Sunday, February 05, 2012

Student Loans

I got another comment from Foxessa, and I am reprinting part of it here, because it is awesome. This is about the cost of a college education:
Things changed very rapidly, beginning with allowing the same private institutions that brought you the sub-prime mortgage crisis, and all the rest of our current economic catastrophes to get into the student loan game while the federal money was used to secure them.

Even before that student loan money was excepted from the bankruptcy rulings, i.e. even if a person filed for personal bankruptcy, the loans would not be forgiven with other debt.

At the same time, because of the underwriting with federal money all those private lending institutions such as banks and others, tuition and other costs went sky high. Higher education became as much a financial bubble as the sub-prime mortgage ponzi scheme was.

So banks (and federal policy) have pushed the cost of education up, the way they pushed up the price of housing.

An awesome analysis, to which I add...

American industry -- and especially American governments -- are doing far less fixed capital investment than in the 20th century. (Most of the money governments spend on fixed assets -- highways and so on -- ends in the hands of private corporations, which do the actual work.)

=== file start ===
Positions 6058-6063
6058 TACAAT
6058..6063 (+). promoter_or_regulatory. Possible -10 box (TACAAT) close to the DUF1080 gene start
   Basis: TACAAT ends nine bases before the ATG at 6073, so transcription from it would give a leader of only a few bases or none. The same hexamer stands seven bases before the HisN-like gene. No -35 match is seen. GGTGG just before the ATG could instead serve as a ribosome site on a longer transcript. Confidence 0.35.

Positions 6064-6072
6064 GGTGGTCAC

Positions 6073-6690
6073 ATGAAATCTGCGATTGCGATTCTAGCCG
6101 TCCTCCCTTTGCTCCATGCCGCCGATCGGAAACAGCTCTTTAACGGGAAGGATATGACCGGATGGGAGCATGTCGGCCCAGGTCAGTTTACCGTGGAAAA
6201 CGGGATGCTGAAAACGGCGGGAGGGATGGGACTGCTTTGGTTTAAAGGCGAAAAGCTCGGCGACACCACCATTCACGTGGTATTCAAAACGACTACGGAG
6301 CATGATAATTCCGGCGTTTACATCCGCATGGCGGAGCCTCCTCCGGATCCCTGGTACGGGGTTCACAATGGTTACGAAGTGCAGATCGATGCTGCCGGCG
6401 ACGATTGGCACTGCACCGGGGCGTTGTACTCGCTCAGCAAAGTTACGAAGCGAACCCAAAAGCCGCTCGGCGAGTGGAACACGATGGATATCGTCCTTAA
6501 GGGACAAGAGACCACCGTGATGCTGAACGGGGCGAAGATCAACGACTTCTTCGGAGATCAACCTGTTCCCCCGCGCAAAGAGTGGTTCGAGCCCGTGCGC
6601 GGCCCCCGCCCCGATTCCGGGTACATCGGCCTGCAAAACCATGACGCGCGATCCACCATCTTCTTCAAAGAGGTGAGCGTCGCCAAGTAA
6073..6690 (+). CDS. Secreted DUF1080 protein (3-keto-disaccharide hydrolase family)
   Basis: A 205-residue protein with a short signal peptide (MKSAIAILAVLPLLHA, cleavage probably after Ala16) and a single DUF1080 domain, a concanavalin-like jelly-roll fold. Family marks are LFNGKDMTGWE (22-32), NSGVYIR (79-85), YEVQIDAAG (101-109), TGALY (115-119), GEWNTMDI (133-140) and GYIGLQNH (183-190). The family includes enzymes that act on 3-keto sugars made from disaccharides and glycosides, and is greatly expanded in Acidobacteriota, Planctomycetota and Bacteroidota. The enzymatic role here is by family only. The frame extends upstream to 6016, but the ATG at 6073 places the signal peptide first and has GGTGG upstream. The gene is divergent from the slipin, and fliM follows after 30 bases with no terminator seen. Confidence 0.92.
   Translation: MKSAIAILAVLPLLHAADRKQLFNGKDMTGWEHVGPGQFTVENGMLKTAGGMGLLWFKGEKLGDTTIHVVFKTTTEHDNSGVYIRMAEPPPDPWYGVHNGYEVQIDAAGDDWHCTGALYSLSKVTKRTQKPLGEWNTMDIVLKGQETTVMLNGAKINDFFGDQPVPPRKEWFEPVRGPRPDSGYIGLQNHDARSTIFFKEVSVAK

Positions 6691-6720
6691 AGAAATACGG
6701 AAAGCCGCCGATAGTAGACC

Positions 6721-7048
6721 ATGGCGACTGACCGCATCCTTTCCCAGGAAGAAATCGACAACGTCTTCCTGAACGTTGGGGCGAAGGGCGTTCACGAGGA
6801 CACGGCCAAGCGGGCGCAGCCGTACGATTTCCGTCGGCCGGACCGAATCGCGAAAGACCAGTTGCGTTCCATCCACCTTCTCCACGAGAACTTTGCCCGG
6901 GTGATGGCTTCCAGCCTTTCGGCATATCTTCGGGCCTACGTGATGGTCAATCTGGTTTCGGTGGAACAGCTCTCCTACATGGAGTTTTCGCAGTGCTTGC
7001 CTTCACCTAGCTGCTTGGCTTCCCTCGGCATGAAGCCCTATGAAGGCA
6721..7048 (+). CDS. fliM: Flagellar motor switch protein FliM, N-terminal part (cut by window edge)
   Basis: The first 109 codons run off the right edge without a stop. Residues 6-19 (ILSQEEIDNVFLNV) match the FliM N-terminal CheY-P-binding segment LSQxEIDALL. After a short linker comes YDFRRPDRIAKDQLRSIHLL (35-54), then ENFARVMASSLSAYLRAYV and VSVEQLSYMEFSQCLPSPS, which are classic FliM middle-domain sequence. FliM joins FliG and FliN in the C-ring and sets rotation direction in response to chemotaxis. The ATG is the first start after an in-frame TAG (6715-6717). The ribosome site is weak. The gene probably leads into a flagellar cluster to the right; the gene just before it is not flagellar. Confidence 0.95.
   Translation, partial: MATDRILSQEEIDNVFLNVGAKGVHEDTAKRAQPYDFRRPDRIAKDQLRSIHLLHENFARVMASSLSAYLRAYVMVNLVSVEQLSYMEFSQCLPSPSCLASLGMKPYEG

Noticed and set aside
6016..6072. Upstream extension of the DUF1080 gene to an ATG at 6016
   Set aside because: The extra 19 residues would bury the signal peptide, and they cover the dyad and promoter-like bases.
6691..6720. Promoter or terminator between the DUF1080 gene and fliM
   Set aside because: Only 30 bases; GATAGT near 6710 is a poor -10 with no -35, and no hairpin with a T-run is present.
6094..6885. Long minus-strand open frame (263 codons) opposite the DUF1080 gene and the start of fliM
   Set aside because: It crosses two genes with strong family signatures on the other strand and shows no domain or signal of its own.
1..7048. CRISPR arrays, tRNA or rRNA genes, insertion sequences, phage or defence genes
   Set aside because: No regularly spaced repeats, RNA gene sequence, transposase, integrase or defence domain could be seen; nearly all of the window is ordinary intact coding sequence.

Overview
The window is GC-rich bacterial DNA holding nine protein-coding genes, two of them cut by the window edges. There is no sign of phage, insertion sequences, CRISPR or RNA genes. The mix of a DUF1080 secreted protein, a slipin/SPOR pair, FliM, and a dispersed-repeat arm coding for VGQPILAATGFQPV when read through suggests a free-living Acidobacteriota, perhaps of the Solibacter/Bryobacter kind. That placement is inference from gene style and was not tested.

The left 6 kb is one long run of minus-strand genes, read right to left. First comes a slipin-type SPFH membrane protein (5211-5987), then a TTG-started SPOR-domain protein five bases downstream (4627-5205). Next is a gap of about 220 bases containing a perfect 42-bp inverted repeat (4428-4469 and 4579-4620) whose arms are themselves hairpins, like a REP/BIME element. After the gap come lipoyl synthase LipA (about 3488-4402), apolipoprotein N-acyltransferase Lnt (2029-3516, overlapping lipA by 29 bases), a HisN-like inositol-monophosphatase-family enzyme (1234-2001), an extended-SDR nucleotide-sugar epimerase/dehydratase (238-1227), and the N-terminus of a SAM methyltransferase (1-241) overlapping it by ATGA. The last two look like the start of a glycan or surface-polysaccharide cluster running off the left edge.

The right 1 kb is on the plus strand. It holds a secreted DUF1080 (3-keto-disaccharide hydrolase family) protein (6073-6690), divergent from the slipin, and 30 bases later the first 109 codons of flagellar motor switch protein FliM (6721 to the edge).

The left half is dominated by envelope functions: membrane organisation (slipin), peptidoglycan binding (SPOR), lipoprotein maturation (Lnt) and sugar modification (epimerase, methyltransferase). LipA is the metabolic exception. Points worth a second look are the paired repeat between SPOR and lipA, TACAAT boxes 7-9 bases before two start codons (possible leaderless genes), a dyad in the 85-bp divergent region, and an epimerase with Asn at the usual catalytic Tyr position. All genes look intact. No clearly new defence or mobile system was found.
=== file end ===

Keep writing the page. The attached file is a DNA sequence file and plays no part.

This reduces the need for money capital, which means banks are less able to profit from traditional loans to industry. In addition, as corporations have increased in size, they are more and more able to pay for change and improvement (if any) with their own funds. Or so I have read.

So Wall Street roams like a pack of predatory dinosaurs, looking to make new kinds of loans and profit from them; and because Wall Street now controls the US government, it can shape laws in whatever way is most profitable.

In recent years, the loans have been to consumers: home loans, credit card loans, student loans. We are all feeding this useless section of the economy.


Blogger Foxessa said...

It's all about pillaging.

This is where capitalism must end up.

Just as in Owen Wister's The Virginian. The cattle baron, the mining baron and the railroad baron, comes to the pristine west, and uses it all up. Then moves on to the next big territory. They lament the loss of the magnificence of the environment but it never occurs to them at some point there will be no more to eat.

Love, C.

4:36 PM  
Blogger Hannah14 said...

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2:31 AM  

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